Sweden’s upcoming election, slated to be held on September 9, could result in a big victory for the populist, far-right and anti-immigration Sweden Democrats. They could win a possible 20% of the vote.
Mirroring gains made by far-right, anti-establishment parties in Italy, Germany, France, Austria and the Netherlands, the Sweden Democrats have plainly benefited from the 2015 crisis that overwhelmed social services and caused such fury that refugee accommodation centres were set on fire.
Two arguments have been effective, according to Niklas Bolin, a specialist in the radical right at Mid Sweden University. He was quoted by The Guardian as saying: “Immigration is a threat to society, because it’s hard to integrate people with different cultural norms. And the cost is harming Sweden’s welfare state. That economic point has really appealed.”
Both the centre-left and centre-right parties, the ruling Social Democrats and opposition Moderate party, have swung right in response. The outgoing red-green coalition radically tightened immigration rules and suspended family reunifications, cutting the number of arrivals to 26,000 last year. Stefan Löfven, the prime minister, has said the number should halve.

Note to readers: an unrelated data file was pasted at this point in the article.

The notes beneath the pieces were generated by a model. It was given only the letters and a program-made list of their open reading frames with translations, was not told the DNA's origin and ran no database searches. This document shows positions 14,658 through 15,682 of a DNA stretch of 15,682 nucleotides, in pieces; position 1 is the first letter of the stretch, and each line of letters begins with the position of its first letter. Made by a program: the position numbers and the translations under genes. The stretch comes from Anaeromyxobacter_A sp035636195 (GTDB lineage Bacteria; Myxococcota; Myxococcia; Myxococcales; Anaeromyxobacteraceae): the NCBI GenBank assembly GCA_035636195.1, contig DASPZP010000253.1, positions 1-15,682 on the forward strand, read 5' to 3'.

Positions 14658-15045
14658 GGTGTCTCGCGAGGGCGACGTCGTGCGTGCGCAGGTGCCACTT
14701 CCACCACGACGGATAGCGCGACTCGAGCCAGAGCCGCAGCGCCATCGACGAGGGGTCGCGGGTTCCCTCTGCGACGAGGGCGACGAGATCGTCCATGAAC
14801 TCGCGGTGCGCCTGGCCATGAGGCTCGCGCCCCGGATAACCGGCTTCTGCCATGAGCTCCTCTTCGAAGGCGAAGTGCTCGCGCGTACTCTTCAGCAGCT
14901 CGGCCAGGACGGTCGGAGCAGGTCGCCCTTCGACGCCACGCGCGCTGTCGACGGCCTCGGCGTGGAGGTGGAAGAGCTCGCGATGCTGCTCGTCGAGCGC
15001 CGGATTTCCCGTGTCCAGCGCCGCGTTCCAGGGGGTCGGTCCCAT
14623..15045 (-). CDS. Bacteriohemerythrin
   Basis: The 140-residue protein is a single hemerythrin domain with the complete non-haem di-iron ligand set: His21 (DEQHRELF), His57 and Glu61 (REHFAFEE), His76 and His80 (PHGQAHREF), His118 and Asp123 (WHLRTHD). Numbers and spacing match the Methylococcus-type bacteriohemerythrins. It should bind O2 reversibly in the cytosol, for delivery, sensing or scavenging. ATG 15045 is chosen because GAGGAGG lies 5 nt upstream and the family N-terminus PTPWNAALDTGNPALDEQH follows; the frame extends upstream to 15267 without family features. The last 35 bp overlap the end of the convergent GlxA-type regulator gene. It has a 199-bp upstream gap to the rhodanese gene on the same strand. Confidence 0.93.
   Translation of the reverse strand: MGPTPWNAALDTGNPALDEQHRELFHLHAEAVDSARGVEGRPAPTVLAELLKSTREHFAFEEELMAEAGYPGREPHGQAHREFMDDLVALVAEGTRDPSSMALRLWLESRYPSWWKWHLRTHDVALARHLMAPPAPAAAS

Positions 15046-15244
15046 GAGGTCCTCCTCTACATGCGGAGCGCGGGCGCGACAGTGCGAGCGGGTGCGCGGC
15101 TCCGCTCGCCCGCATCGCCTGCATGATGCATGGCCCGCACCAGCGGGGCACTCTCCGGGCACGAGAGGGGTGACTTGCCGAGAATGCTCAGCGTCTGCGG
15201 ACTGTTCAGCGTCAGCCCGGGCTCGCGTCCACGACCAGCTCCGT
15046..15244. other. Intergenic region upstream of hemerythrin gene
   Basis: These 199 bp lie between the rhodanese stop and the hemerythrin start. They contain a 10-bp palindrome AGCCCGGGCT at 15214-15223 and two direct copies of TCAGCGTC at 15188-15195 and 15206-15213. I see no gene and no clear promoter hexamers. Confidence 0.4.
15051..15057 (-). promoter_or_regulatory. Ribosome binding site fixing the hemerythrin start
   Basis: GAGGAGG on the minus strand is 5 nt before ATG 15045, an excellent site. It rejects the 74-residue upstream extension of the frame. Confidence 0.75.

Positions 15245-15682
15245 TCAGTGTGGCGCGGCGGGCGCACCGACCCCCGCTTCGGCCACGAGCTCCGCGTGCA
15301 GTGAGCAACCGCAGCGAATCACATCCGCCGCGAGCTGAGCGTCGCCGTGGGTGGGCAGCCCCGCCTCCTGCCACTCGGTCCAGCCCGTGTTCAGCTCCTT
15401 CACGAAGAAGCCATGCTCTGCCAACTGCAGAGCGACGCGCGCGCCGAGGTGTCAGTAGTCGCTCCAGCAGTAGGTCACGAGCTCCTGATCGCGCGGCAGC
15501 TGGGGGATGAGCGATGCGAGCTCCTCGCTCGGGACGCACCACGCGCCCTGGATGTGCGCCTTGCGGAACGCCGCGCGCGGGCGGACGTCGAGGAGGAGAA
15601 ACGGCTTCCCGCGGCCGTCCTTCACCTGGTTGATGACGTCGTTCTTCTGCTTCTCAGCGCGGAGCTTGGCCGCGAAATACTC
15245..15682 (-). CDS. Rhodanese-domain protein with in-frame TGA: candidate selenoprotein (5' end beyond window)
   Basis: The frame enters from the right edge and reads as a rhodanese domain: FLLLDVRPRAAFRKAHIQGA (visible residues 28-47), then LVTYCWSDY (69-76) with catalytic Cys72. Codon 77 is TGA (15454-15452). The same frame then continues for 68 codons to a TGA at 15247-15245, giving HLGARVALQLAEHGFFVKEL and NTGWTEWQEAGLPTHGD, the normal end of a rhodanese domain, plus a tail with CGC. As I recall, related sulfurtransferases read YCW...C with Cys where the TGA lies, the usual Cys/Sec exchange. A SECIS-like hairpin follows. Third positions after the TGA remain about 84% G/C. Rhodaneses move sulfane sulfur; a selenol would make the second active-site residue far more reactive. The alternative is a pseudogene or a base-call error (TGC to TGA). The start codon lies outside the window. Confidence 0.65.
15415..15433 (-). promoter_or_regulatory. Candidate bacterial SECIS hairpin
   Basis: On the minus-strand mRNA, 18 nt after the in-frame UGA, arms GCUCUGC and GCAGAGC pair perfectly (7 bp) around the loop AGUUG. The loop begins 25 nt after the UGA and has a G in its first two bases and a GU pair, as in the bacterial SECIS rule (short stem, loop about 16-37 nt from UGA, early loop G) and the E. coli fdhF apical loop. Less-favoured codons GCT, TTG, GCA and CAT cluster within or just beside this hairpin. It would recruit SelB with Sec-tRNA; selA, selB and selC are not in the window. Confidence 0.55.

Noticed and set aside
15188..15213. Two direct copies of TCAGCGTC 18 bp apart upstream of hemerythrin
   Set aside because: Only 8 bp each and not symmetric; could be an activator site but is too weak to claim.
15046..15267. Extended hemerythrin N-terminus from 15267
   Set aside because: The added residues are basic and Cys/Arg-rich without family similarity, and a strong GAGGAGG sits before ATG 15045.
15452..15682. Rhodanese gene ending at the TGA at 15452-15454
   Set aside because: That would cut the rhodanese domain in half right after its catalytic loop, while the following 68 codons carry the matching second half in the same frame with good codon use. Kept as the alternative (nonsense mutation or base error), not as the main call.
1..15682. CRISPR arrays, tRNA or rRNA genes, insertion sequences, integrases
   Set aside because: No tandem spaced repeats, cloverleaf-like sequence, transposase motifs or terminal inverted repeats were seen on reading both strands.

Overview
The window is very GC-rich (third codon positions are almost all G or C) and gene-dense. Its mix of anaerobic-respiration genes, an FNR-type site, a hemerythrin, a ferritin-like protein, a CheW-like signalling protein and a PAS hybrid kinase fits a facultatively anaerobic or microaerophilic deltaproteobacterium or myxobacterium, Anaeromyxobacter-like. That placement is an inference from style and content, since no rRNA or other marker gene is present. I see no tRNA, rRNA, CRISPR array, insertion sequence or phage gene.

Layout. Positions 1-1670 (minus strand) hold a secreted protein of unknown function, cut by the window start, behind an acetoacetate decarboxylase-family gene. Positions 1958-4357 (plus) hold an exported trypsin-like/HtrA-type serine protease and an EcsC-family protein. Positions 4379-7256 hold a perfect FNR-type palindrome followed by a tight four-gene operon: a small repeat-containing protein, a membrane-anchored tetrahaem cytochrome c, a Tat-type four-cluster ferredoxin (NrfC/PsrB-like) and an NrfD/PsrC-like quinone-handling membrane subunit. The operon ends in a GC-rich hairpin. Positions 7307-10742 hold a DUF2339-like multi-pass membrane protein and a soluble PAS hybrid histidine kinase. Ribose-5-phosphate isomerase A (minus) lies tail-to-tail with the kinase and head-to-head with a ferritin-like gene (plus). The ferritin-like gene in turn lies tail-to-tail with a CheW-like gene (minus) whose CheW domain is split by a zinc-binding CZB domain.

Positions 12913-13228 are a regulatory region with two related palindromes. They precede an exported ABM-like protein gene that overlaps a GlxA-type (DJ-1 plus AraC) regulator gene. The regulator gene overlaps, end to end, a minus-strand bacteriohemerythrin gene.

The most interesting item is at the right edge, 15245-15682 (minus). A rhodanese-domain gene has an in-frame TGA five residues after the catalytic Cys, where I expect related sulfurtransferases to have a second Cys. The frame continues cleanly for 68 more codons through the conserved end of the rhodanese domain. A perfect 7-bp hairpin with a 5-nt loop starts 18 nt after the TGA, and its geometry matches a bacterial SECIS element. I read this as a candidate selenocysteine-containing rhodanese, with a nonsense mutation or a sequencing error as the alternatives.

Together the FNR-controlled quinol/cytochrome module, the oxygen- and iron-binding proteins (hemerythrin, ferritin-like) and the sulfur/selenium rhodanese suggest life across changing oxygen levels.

According to The Guardian, a raft of multi-party coalitions looks possible on left and right. The Social Democrats or the Moderates could also form single-party minority governments. Although considered unlikely, Sweden may even see a German-style grand coalition linking the two traditional blocs.
But in most scenarios, some proposed laws will stand or fall on the vote of the Sweden Democrats, forcing the government to at least consider their views. No formal arrangements are yet likely, said Bolin, but “in the long run, bit by bit, it will be impossible not to include them somehow”.
In a separate report, Bloomberg noted that polls are showing SD running second among voters, with backing of about 19%. The Social Democrats are at about 25% and current biggest opposition party, the Moderates, are at 18.7%, according to an average of recent polls.